For this tutorial we will be using Google Sheets. Google Sheets is a great resource for scraping data from the internet and it’s free!
First, we need to set up our Google Sheet in a format that will make pulling the data easy and accessible for future analysis. In the first row, add in the number of historical work days you’d like to go back into cell A1. We chose to go back 470 days which is just under two years of data. Then, on every next column, add in the Tickers for the stocks/ETFs that you’d like to pull data for. Keep in mind that the number of days back must be less than the lifetime of each your stocks have been on the market. Otherwise, the dates will not correspond with the stock prices for certain newer stocks. By lifetime of a stock I mean the difference between today’s date and the date that the stock had an IPO (went into the market).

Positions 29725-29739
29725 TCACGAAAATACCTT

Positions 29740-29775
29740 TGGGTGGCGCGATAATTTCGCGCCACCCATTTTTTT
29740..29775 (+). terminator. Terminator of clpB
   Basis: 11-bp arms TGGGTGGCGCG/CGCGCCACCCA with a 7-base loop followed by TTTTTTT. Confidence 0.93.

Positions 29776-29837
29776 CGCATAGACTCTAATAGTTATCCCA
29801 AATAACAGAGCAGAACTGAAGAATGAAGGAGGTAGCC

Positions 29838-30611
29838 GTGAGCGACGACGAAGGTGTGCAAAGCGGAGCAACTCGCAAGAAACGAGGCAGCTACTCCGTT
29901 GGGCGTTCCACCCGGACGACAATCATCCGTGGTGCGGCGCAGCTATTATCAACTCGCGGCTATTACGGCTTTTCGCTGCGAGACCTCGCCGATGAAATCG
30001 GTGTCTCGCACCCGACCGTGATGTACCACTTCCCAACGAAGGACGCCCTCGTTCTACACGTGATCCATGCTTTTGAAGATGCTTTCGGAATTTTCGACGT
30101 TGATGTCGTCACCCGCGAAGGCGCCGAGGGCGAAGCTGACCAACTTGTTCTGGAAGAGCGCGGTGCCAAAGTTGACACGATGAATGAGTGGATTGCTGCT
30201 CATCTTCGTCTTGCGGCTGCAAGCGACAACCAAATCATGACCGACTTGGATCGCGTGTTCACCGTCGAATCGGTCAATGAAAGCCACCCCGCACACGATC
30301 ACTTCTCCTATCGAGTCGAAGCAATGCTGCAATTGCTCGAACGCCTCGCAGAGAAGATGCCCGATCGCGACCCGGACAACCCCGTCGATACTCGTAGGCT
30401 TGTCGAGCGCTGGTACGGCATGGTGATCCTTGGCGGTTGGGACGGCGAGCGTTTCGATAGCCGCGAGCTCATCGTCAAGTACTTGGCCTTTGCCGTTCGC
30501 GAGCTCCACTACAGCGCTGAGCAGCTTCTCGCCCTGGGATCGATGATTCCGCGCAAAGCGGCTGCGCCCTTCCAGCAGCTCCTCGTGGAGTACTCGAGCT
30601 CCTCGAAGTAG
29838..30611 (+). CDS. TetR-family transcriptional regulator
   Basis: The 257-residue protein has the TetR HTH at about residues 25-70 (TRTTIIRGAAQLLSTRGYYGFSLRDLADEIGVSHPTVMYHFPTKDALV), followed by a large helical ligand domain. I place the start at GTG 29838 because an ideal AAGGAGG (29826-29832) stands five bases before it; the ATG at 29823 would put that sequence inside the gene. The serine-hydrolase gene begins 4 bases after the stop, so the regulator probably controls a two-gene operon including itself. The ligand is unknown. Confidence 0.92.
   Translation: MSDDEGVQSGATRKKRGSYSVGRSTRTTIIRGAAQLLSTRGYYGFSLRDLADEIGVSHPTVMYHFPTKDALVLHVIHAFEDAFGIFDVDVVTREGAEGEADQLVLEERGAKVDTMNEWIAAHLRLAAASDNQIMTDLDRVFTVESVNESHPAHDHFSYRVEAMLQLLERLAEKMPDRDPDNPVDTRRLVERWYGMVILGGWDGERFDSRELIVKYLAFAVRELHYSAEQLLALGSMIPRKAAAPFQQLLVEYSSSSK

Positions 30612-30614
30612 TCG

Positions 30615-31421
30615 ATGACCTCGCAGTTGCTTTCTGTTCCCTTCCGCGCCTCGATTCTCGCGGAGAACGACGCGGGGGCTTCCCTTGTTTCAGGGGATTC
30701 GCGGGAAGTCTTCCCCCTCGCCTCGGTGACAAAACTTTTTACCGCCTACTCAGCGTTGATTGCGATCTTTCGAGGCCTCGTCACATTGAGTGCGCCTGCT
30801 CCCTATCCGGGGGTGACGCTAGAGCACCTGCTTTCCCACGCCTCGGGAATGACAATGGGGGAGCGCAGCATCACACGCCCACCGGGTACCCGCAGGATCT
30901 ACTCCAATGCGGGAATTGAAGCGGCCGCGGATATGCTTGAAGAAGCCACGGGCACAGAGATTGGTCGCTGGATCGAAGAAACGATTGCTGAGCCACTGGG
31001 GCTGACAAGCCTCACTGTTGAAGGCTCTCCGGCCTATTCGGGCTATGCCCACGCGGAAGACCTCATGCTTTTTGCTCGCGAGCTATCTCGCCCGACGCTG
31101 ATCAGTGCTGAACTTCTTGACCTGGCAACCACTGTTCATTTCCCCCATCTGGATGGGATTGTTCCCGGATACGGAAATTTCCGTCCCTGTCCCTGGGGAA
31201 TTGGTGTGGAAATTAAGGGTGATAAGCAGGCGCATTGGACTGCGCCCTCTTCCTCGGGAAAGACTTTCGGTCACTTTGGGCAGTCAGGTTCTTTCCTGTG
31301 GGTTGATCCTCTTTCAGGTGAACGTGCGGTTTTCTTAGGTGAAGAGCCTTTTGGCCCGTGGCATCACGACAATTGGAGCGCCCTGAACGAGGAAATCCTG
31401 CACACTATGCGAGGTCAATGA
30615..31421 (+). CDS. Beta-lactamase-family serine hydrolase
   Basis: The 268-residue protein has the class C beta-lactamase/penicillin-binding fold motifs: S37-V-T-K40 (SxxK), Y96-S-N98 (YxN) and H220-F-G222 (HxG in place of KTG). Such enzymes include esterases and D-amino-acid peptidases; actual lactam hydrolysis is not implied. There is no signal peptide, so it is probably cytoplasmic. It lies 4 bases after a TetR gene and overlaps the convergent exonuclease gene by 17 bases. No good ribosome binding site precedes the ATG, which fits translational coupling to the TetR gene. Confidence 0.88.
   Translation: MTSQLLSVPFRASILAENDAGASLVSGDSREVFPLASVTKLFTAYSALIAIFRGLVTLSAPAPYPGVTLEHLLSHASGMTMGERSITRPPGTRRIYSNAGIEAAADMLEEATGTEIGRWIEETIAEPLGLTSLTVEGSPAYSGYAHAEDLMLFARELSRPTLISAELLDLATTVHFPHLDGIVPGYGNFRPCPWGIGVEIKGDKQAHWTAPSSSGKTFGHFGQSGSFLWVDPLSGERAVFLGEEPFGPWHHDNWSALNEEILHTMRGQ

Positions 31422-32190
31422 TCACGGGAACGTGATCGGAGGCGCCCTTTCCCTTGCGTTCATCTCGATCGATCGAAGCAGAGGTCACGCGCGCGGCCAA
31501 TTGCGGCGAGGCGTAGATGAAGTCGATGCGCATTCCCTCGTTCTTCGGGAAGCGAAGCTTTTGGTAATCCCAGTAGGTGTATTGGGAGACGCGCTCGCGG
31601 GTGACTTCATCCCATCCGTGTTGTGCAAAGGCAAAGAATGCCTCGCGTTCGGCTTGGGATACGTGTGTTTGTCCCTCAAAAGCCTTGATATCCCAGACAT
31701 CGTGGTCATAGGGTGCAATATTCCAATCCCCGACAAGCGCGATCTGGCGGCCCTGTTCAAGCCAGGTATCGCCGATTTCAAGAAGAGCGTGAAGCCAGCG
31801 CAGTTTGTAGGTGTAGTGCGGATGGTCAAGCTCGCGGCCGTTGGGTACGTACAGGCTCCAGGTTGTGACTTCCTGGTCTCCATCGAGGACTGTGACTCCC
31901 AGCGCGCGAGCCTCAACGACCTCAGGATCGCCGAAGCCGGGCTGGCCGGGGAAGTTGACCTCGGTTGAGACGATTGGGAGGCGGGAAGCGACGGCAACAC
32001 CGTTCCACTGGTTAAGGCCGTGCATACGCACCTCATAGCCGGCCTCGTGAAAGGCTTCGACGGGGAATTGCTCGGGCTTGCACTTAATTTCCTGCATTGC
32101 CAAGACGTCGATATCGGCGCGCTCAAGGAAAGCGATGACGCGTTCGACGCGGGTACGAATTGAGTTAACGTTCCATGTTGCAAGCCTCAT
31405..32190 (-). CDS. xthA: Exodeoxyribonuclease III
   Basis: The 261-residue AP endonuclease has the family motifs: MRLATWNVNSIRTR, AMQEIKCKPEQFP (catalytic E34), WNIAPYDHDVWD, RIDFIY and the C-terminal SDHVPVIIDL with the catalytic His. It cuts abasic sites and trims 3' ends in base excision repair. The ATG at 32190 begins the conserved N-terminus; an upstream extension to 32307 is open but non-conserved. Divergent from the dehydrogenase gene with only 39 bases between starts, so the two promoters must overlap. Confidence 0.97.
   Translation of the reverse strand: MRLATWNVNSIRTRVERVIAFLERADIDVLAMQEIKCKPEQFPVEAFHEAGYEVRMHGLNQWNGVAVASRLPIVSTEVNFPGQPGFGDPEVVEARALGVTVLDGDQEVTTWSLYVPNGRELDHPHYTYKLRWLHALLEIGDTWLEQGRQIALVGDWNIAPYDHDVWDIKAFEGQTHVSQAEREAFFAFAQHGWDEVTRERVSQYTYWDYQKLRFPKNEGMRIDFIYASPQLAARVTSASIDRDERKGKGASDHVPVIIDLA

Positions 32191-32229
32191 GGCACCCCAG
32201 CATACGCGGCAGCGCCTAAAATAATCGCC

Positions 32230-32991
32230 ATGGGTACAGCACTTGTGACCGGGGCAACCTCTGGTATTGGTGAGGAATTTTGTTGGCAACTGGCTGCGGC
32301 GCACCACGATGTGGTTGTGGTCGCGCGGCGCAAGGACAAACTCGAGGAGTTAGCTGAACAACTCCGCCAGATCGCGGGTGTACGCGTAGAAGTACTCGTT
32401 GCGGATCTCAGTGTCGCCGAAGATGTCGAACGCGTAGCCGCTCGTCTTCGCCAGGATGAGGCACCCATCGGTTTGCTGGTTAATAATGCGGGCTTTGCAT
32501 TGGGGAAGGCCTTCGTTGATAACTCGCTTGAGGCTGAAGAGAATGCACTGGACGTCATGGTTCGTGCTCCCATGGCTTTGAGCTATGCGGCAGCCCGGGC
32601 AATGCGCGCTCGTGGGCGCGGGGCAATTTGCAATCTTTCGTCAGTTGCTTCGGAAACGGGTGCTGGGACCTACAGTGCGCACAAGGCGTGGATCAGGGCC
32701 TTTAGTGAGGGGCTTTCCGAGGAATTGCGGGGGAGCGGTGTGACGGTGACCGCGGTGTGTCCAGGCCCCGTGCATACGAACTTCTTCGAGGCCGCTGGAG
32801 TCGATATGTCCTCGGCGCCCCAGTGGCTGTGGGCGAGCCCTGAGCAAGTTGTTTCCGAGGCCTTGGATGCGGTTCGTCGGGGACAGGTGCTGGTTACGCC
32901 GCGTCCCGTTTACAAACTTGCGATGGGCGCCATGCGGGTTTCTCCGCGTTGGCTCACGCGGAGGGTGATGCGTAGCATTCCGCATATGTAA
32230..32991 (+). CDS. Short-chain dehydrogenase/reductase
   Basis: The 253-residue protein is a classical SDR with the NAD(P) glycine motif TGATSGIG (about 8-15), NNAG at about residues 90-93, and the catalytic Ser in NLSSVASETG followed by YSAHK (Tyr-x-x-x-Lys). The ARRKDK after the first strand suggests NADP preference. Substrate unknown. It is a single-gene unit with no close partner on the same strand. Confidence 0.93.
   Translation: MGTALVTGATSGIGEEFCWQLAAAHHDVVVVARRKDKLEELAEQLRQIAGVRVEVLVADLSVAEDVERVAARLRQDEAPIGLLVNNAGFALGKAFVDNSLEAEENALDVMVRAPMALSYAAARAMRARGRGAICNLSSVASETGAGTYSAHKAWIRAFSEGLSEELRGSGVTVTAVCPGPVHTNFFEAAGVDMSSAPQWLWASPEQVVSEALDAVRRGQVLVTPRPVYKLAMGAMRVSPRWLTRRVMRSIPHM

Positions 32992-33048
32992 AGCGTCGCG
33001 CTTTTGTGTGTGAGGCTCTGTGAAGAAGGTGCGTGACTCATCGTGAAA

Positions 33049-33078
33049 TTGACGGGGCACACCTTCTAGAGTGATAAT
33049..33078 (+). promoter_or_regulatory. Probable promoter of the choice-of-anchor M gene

Next, assuming that your stocks are populated in cell B1 onwards like the image above, enter the following formula into the respective second row of each column:
You can easily just enter this formula into cell B2 and then drag it across row 2 to update the first parameter in the GOOGLEFINANCE function. You can find the GOOGLEFINANCE function’s documentation here. In our snippet of code, we are entering the stock ticker, requesting the close price, giving the start date, and the end date. It will then return a list of all the historical price for that asset.
To get the historical stock date, paste in the following formula into cell A2:
Since we determined that the lifetime of each stock is greater than the number of days back, you only have to have one date. If you would like a date associated with each stock, you can insert a new column between each stock and change the formula to get the date for each respective stock. You can then copy and paste the static values into a separate sheet and use the data for historical analysis.